Monday, December 20, 2004

Job-finding resource

This is one of those job-finding resources (and all-around good sites on journalism writing, reporting and careers) that's worth mentioning from time to time: Joe Grimm's Jobs Page at the Detroit Free Press.

Joe, who is the Freep's recruitment and training editor, also has started a great Web log that answers career questions -- those "mundane" things like how many clips, should I move to the features desk if I want a future features editing job, how do I get out of being pigeon-holed, etc.

Also, make sure you read Mitch Albom's presentation on writing and on hooking and keeping the reader.

Wednesday, December 08, 2004

Is blogging your new resume?

In an interesting article on Tech Central, one writer suggests that your blog may be required reading for any editors who want to hire you. Read more about it at Common Sense Journalism.

As the writer put it:

If you were an editor looking for a new hire these days, what would your first move be after checking your candidate's resume and clips?

To check their blog, of course.

This, of course, is part of the idea behind this J-School Year project.

What do you think, especially since so many blogs are so personal and so woefully unedited? Are you leaving a permanent record that could hurt you down the road?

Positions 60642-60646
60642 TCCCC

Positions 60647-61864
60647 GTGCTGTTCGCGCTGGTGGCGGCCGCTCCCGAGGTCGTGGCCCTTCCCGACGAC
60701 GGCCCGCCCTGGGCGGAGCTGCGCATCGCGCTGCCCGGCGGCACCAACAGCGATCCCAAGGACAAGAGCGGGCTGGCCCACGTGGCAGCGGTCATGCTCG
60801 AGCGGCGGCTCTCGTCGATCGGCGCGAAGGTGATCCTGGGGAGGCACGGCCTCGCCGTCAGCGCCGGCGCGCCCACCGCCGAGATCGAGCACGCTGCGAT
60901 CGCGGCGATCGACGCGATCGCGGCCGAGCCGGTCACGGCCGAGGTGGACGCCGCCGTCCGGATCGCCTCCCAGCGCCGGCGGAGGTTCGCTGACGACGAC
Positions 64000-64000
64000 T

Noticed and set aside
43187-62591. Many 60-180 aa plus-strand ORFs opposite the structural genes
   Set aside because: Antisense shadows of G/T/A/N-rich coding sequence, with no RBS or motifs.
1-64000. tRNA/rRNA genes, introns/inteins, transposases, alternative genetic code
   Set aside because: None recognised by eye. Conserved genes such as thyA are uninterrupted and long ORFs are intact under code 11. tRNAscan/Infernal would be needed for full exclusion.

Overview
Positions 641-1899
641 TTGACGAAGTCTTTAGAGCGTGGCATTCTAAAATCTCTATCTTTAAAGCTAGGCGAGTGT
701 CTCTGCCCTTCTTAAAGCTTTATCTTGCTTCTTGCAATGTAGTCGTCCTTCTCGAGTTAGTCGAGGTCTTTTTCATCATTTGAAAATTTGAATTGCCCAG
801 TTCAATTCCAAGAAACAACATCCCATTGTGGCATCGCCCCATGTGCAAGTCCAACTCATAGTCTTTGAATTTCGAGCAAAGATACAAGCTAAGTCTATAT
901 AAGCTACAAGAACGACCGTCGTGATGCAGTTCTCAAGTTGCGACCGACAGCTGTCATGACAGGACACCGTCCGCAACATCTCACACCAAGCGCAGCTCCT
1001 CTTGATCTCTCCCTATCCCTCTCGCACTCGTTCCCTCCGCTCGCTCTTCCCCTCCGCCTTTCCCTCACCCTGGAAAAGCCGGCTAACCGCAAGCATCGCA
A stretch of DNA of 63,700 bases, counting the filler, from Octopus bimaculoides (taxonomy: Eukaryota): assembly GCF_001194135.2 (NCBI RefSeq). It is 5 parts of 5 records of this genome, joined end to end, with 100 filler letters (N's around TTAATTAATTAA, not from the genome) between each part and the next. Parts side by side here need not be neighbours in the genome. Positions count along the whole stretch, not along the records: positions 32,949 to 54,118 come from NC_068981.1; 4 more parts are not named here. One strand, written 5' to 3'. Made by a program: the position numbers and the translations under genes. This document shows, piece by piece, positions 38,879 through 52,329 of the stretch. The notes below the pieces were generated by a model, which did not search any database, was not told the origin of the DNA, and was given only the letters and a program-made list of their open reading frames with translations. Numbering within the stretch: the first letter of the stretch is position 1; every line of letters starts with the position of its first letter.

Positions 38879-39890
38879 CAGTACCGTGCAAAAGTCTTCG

Update: A thoughtful response from Martin Stabe in the UK.

Tuesday, December 07, 2004

Restoring confidence

Hello, Bloggers:

You've no doubt read or heard the latest survey results by Gallup that show journalists have fallen even further on the scale of ethical professions. Topping the list are nurses and elementary school teachers. Journalists are clustered near the bottom with car salesmen and operators of nursing homes. Folks in media think tanks are pondering the significance of this decline in public confidence. (That's what they get paid for.) Those of us on the frontlines of journalism education see this as part of the challenge we face in preparing journalism students for the workplace. What do you think needs to be done? Interestingly, I'm teaching the media ethics class in the spring and of the 32 students enrolled, 2 are journalism majors. Should an ethics course be required for print and electronic majors? Can you learn ethical behiavor in a classroom? What say you?

Professor Wiggins